What progress has been made in the twentieth century in the fight to realize Founding principles of liberty, equality, and justice for African Americans? What work must still be done?
- I can interpret primary sources related to Founding principles of liberty, equality, and justice in the 1960s to the present day.
- I can explain how laws and policy, courts, and individuals and groups contributed to or pushed back against the quest for liberty, equality, and justice for African Americans.
- I can explain why the civil rights movement fractured in the 1960s.
- I can compare movements for liberty, equality, and justice for African Americans over time.
- I can create an argument using evidence from primary sources.
- I can analyze issues in history to help find solutions to present-day challenges.
In 2019, journalist Nikole Hannah-Jones led an effort by The New York Times Magazine to reexamine the legacy of slavery in the United States. The 1619 Project featured a variety of essays by journalists and academics, as well as poems, short stories, and a photo essay that were timed to coincide with the 400th anniversary of the arrival of the first Africans in Virginia. Hannah-Jones won a Pulitzer Prize for Commentary for her work on the project. The following is taken from her essay introducing the project: “Our democracy’s founding ideals were false when they were written. Black Americans have fought to make them true.”
Nikole Hannah-Jones, The 1619 Project, August 14, 2019
Before the abolishment of the international slave trade, 400,000 enslaved Africans would be sold into America. Those individuals and their descendants transformed the lands to which they’d been brought into some of the most successful colonies in the British Empire. Through backbreaking labor, they cleared the land across the Southeast. They taught the colonists to grow rice. They grew and picked the cotton that at the height of slavery was the nation’s most valuable commodity, accounting for half of all American exports and 66 percent of the world’s supply. They built the plantations of George Washington, Thomas Jefferson and James Madison, sprawling properties that today attract thousands of visitors from across the globe captivated by the history of the world’s greatest democracy. They laid the foundations of the White House and the Capitol, even placing with their unfree hands the Statue of Freedom atop the Capitol dome.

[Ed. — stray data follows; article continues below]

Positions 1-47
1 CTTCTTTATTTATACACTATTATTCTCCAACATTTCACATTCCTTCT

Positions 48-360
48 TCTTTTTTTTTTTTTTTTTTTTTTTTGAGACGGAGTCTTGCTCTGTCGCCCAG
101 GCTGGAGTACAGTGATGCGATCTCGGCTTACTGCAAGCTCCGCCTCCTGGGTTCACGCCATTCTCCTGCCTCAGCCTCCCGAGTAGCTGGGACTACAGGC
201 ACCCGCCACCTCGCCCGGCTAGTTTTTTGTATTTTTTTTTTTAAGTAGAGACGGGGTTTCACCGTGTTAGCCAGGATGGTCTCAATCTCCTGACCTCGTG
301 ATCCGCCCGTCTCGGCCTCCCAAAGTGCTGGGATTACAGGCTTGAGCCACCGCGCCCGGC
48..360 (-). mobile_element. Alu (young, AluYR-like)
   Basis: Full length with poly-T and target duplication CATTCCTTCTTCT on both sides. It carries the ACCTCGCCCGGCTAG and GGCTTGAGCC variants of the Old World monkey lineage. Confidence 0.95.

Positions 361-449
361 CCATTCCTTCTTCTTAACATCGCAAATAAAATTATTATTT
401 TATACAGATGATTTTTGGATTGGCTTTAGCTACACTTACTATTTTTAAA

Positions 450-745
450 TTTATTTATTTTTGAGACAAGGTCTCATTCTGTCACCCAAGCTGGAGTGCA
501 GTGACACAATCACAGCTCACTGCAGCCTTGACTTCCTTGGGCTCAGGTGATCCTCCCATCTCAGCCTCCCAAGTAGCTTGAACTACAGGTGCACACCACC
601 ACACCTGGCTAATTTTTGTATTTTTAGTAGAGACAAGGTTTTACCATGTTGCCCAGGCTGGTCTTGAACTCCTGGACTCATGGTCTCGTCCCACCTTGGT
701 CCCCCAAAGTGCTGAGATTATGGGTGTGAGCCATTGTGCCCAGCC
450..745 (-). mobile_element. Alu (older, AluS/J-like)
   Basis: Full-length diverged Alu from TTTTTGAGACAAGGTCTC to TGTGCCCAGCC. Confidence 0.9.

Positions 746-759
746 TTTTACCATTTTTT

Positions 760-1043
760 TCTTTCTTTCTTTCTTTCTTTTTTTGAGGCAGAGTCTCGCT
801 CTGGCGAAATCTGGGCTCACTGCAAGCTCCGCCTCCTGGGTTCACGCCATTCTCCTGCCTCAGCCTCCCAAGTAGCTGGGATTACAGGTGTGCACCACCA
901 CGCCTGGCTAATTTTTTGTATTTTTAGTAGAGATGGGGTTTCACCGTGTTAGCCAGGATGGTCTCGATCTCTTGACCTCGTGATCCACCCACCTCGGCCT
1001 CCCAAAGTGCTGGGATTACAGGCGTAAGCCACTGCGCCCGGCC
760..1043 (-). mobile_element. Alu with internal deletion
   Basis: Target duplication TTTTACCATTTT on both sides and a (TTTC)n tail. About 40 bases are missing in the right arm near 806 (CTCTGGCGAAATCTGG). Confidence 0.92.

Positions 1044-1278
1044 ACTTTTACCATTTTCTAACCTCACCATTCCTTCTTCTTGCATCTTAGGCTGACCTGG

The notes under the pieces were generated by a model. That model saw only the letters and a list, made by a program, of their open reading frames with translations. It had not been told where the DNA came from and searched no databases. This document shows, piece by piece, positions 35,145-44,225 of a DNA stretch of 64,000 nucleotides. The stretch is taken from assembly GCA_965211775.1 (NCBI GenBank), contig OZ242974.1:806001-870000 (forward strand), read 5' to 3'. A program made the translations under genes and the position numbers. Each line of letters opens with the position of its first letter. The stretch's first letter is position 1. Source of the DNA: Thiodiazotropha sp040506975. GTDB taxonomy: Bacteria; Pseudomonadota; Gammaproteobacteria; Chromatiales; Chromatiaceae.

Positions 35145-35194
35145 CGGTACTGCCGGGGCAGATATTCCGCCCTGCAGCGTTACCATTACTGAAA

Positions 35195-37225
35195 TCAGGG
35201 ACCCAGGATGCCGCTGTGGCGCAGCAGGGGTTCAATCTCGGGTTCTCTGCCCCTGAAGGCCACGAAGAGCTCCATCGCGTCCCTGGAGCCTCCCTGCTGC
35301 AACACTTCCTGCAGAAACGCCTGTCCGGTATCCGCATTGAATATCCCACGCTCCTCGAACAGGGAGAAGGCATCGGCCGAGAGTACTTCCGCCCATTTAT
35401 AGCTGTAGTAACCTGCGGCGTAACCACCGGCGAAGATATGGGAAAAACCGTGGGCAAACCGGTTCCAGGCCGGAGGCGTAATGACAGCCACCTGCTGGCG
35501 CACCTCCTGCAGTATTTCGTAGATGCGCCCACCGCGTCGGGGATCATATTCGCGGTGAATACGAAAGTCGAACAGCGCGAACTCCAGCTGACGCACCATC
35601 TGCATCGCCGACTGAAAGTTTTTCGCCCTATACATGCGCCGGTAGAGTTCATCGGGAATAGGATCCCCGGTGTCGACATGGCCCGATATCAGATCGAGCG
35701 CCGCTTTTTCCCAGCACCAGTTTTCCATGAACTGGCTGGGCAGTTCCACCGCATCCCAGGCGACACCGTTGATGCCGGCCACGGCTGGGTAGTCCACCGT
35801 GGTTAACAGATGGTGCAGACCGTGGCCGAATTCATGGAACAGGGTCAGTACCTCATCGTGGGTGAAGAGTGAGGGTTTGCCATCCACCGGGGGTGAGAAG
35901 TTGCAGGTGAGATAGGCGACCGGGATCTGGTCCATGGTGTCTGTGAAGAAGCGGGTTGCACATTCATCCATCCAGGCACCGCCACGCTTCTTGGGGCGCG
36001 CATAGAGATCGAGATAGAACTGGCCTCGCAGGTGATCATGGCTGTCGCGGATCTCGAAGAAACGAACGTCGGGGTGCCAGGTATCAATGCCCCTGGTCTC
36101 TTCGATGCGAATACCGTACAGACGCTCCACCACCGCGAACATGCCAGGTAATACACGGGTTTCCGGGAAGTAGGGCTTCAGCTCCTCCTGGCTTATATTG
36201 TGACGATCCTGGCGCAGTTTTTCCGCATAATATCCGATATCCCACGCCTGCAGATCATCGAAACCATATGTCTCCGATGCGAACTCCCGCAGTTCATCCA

. . .
But it would be historically inaccurate to reduce the contributions of black people to the vast material wealth created by our bondage. Black Americans have also been, and continue to be, foundational to the idea of American freedom. More than any other group in this country’s history, we have served, generation after generation, in an overlooked but vital role: It is we who have been the perfecters of this democracy.
. . .
Without the idealistic, strenuous and patriotic efforts of black Americans, our democracy today would most likely look very different—it might not be a democracy at all.
Comprehension and Analysis Questions
- According to Hannah-Jones, how did African Americans build the United States?
- What do you think Hannah-Jones means by saying that African Americans are the “perfecters” of democracy?
- Hannah-Jones drew criticism for asserting that “one of the primary reasons the colonists decided to declare their independence from Britain was because they wanted to protect the institution of slavery.” Based on your reading of the Founding documents and other sources in this curriculum, do you agree with this statement? Why or why not?